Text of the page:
SAN DIEGO (CNS) – The San Diego Unified School District Board of Education Tuesday will consider adopting a set of rules at its board meetings in response to a rise in hate speech and unruly behavior at public meetings both locally and nationally.
The board will consider the Code of Civil Discourse, authored by the National Conflict Resolution Center, at its meeting, which begins at 5 p.m.
Most often the unruly or vitriolic speech is made in response to hot- button topics such as vaccine mandates and the mistaken belief schools are teaching critical race theory, officials said.
“It’s so important for every public agency to model civility and respect at this point in our nation’s history, but school boards need to always remember that the way we conduct ourselves sets a model for our students,” San Diego Unified School Board President Richard Barrera said in a statement. “We are grateful that National Conflict Resolution Center, our longtime partner, is taking a leadership role in advocating that public meetings throughout San Diego county are conducted in a way that allows honest, open, and respectful dialogue — even when and especially when we disagree with each other.”
According to a district statement, hate speech and disorderly conduct at public meetings have become a major problem for local government bodies nationwide — and it has reduced public officials’ ability to do their jobs and serve their communities effectively.
The Code of Civil Discourse, which was first established by the National Conflict Resolution Center in 2015, is intended to serve “as a guide for facilitating civil, respectful discussions of opposing views during public meetings.”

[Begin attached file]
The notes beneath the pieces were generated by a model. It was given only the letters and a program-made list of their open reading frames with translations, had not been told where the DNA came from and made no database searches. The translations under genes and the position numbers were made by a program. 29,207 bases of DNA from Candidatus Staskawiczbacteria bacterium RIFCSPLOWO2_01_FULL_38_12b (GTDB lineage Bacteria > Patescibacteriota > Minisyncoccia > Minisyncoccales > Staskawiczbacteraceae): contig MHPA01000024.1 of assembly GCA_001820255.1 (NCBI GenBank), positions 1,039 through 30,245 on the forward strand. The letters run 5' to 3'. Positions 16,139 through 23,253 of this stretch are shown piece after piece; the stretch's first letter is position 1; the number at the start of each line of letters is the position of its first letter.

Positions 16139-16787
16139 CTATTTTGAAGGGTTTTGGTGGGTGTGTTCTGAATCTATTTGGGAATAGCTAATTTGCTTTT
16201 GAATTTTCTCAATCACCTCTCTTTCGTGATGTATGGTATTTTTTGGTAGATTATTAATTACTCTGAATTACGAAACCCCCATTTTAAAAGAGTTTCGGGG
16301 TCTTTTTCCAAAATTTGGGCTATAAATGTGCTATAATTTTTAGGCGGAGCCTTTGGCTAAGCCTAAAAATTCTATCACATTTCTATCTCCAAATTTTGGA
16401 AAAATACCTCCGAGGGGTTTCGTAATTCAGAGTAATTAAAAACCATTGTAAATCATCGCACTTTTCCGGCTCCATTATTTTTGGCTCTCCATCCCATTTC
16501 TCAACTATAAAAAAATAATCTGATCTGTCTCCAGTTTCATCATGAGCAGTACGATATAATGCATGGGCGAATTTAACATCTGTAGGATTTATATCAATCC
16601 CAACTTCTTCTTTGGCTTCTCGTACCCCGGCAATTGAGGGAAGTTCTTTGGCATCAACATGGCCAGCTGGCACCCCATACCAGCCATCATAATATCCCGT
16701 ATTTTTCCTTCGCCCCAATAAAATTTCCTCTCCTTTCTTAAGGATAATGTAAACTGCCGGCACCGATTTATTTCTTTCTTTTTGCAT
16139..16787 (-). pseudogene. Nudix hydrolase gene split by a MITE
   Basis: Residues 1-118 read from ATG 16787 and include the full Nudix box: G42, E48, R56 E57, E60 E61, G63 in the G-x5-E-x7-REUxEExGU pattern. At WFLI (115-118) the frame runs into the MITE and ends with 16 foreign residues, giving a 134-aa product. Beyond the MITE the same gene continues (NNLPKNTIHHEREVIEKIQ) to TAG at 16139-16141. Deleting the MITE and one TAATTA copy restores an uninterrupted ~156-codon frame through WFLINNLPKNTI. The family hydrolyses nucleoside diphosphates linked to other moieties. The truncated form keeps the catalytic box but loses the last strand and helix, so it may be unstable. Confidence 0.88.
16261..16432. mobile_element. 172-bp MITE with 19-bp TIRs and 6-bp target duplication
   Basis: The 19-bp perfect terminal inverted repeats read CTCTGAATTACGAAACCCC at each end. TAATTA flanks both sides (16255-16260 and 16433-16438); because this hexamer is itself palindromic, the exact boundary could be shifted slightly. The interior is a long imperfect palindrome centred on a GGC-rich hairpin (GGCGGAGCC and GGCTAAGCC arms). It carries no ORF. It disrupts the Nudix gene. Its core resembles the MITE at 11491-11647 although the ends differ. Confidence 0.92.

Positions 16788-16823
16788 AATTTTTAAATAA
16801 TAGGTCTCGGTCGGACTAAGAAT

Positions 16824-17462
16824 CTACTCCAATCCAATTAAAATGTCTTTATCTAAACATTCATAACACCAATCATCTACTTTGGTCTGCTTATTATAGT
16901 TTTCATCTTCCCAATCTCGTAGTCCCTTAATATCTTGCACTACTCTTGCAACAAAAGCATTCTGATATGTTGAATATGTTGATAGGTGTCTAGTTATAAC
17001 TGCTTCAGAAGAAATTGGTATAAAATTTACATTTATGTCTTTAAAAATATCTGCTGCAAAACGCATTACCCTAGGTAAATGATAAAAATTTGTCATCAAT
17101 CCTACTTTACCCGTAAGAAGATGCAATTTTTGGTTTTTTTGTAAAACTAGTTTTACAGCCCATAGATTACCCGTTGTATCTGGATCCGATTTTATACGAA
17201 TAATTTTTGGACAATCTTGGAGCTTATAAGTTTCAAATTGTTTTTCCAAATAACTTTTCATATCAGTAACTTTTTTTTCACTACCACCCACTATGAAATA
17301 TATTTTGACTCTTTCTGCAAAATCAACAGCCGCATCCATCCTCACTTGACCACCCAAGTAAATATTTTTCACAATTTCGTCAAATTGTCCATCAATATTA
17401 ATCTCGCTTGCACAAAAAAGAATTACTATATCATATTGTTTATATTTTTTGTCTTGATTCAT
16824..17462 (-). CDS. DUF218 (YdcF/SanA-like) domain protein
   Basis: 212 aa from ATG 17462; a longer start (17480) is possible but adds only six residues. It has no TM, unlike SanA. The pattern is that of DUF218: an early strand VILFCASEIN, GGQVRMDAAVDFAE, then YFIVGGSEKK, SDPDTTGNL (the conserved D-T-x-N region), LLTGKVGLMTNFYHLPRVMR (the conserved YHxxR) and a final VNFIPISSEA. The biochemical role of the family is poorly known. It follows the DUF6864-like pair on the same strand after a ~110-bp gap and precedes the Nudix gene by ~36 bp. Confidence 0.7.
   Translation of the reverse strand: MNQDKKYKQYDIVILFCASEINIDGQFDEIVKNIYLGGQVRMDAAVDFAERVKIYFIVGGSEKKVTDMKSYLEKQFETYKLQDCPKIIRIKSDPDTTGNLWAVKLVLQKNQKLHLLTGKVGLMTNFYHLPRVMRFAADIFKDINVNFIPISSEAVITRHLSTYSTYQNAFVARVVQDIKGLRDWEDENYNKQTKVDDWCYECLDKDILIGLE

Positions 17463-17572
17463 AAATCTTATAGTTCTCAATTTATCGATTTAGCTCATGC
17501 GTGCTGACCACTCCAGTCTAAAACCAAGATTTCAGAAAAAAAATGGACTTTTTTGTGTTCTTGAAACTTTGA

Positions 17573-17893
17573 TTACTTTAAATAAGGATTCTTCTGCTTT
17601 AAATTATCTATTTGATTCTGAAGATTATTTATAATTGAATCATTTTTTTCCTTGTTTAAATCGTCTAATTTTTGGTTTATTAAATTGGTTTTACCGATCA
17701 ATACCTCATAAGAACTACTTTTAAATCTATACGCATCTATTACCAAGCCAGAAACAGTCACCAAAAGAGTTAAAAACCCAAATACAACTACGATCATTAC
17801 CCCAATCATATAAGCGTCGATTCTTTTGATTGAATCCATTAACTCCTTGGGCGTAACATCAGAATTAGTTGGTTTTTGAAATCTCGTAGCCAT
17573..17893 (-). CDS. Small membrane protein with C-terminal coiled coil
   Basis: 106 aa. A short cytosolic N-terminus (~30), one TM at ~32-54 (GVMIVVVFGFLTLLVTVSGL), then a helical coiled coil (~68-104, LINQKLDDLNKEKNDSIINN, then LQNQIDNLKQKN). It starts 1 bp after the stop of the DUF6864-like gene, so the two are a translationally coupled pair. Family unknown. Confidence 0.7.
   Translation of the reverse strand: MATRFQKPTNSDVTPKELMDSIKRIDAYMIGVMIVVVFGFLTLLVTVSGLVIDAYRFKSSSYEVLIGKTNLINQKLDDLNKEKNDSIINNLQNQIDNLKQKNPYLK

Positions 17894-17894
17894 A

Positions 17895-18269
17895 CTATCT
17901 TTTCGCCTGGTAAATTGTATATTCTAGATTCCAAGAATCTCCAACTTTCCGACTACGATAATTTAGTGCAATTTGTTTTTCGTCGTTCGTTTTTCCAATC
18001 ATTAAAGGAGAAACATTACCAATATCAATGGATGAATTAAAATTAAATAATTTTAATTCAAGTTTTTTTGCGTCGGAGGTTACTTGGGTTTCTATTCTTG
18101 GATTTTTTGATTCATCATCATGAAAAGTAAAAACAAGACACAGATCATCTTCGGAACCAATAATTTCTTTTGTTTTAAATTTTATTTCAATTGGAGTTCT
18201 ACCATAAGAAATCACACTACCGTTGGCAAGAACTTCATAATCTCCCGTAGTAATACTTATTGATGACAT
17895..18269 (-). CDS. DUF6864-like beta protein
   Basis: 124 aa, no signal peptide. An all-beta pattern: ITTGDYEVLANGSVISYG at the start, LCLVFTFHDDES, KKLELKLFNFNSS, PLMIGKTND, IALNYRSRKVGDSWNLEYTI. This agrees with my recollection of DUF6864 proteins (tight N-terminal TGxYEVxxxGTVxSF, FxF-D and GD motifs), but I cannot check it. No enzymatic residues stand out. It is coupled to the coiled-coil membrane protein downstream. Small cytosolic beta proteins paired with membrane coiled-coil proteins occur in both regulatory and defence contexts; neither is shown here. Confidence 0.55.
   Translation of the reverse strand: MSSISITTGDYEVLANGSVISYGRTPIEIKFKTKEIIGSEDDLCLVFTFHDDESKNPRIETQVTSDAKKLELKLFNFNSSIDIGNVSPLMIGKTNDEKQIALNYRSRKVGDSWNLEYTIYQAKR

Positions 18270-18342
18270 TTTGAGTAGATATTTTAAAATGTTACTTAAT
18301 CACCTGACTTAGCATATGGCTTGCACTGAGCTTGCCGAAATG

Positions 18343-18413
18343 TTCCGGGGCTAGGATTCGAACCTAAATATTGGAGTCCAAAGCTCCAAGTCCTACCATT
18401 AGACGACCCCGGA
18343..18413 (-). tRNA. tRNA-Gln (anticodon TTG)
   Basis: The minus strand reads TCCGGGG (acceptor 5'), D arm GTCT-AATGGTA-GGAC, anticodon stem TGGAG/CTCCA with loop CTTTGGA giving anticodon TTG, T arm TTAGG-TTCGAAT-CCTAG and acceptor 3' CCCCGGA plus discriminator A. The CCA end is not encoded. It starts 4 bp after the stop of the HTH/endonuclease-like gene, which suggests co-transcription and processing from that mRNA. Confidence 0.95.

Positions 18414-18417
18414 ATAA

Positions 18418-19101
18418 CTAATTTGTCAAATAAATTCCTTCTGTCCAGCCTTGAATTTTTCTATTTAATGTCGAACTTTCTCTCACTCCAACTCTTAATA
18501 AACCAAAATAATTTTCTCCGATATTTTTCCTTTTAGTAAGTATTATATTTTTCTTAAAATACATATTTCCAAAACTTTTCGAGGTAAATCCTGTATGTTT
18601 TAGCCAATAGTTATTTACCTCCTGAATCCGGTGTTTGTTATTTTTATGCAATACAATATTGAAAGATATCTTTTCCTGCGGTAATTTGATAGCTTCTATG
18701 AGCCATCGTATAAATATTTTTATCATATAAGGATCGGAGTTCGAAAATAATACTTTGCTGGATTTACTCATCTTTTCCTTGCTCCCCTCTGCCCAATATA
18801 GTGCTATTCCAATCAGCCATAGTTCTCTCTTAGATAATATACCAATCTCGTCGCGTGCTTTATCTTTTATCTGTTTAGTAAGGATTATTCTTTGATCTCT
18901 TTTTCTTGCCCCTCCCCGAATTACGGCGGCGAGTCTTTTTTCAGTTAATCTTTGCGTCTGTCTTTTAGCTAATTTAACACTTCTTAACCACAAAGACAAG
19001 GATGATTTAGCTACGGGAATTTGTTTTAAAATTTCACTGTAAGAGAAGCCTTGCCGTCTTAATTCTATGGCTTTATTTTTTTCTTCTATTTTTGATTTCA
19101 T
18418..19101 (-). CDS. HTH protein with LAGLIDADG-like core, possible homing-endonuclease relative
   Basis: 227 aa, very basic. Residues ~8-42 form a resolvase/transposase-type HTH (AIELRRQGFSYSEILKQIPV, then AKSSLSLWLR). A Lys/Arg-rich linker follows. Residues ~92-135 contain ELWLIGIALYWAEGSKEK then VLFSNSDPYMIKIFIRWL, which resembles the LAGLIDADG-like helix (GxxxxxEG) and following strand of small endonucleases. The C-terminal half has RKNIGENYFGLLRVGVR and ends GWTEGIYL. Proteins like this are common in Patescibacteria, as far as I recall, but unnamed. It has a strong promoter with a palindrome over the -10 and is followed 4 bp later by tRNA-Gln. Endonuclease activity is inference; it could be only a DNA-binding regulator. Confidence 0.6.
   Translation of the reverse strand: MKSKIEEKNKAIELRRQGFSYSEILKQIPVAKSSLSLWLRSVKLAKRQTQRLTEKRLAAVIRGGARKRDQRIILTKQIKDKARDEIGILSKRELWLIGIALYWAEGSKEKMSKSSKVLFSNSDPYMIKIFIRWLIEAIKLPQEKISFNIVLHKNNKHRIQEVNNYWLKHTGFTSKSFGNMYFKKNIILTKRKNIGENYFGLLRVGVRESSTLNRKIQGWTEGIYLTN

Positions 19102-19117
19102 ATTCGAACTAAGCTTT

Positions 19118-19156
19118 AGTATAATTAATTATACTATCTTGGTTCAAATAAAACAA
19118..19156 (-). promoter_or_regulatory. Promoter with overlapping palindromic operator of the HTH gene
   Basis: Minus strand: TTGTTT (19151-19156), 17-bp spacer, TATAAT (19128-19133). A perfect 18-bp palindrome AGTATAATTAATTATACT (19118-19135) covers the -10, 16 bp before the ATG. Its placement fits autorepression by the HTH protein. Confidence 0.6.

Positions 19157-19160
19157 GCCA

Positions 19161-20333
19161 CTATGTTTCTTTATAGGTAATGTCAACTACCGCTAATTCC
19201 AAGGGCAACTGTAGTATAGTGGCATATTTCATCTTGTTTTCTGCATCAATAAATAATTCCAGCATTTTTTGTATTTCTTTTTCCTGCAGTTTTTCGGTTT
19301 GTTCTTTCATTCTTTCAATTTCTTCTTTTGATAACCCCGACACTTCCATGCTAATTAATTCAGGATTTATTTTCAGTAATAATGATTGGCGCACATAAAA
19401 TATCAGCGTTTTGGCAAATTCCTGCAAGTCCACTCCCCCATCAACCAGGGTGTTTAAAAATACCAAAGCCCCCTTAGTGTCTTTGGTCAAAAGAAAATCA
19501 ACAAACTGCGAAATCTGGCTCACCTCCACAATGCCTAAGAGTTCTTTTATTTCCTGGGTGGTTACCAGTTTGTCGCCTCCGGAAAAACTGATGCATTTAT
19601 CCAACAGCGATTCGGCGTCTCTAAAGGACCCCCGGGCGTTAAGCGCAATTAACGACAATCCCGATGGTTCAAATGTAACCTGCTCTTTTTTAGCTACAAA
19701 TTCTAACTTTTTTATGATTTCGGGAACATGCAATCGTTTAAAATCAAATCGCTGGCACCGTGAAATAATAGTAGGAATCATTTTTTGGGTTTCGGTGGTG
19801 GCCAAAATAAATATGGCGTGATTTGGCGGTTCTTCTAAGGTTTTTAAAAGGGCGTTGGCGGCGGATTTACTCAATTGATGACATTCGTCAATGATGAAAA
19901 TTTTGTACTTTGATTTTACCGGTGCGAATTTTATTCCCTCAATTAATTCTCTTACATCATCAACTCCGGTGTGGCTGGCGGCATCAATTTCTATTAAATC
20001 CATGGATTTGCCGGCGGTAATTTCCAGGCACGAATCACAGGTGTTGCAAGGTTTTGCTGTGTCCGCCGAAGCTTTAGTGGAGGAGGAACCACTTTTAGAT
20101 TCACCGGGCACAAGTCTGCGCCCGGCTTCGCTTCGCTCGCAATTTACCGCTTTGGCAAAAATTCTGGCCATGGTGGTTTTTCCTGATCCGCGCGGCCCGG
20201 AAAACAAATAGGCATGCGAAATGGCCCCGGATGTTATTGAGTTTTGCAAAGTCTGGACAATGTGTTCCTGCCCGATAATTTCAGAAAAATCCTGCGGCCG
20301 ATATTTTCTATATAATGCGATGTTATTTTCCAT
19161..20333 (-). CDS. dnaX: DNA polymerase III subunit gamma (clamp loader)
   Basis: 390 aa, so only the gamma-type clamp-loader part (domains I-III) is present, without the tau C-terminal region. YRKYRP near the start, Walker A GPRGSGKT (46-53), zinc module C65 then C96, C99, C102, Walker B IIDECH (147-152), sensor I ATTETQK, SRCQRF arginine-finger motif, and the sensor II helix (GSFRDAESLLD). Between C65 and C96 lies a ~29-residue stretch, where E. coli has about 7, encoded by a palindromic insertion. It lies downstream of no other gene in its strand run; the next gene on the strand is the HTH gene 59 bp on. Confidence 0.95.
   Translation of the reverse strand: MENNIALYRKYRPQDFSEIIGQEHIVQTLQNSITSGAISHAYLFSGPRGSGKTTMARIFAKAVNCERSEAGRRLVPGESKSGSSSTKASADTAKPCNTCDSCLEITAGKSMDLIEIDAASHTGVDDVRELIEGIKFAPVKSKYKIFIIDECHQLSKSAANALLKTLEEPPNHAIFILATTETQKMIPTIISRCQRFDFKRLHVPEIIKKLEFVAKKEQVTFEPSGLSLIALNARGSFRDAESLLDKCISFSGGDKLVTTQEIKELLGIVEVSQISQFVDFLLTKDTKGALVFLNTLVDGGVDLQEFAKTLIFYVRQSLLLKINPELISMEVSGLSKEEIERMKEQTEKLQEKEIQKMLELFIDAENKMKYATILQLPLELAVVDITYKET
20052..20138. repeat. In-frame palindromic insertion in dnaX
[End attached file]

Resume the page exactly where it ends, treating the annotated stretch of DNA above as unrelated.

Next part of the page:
“Our democracy depends on our ability as Americans to have civil discussions that constructively air different points of view,” according to Steven Dinkin, president of the National Conflict Resolution Center, which is based in San Diego. “Without this, our elected leaders cannot get things done, and our communities suffer.
“However, when ground rules are established and adhered to, it is possible to express views on polarizing topics in a civil, respectful manner and work toward solutions that benefit all involved,” Dinkin said. “The Code of Civil Discourse is intended to encourage productive conversations about policy issues, no matter how strongly held the views are on either side, while still respecting all participants’ First Amendment rights.”
Last month, in response to a contentious meeting in which some members of the public used racist and threatening language, the county Board of Supervisors approved the same code.
The change for that body added a series of policies, including:
— Reading a statement on the county’s policy regarding discrimination and harassment into the record during the meeting;
— Prohibiting disruptive conduct, including but not limited to loud or threatening language, whistling, clapping, stamping of feet, speaking over or interrupting the recognized speaker;
— Creating parameters for group presentations allowing them only to be given for land use or adjudicatory matters as well as a maximum time period of four minutes for individual members of each group within the 10-minute maximum;
— Limiting public comment to one minute per person if there are more than 10 individuals wishing to comment, under the Brown Act;
— Adopting a consent calendar for routine or administrative items for which debate is not anticipated;
— Asking members of the public to bring their own technology to provide presentations; and
— Codifying continued allowance of remote participation by the public to participate in board meetings.
Earlier this year, NCRC partnered with UC San Diego to form the Applied Research Center for Civility, the nation’s first-ever research center “dedicated to conflict resolution, civility and bridging political divides,” according to a statement from the center.
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